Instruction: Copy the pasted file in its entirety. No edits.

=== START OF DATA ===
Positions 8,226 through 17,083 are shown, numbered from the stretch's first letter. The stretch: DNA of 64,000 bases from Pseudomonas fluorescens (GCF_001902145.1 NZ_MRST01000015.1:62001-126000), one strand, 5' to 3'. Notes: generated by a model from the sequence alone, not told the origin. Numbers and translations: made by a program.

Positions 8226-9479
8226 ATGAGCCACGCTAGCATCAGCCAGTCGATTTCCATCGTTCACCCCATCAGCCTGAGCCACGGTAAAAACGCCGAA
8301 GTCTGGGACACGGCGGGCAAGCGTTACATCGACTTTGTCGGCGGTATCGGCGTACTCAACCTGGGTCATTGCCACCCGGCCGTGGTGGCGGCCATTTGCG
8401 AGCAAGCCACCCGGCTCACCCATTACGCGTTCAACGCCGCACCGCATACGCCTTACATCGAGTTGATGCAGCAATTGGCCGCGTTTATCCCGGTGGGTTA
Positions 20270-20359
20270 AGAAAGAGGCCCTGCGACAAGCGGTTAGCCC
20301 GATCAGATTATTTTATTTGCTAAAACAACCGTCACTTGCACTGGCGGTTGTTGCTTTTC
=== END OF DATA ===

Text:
Positions 8,226 through 17,083 are shown, numbered from the stretch's first letter. The stretch: DNA of 64,000 bases from Pseudomonas fluorescens (GCF_001902145.1 NZ_MRST01000015.1:62001-126000), one strand, 5' to 3'. Notes: generated by a model from the sequence alone, not told the origin. Numbers and translations: made by a program.

Positions 8226-9479
8226 ATGAGCCACGCTAGCATCAGCCAGTCGATTTCCATCGTTCACCCCATCAGCCTGAGCCACGGTAAAAACGCCGAA
8301 GTCTGGGACACGGCGGGCAAGCGTTACATCGACTTTGTCGGCGGTATCGGCGTACTCAACCTGGGTCATTGCCACCCGGCCGTGGTGGCGGCCATTTGCG
8401 AGCAAGCCACCCGGCTCACCCATTACGCGTTCAACGCCGCACCGCATACGCCTTACATCGAGTTGATGCAGCAATTGGCCGCGTTTATCCCGGTGGGTTA
Positions 20270-20359
20270 AGAAAGAGGCCCTGCGACAAGCGGTTAGCCC
20301 GATCAGATTATTTTATTTGCTAAAACAACCGTCACTTGCACTGGCGGTTGTTGCTTTTC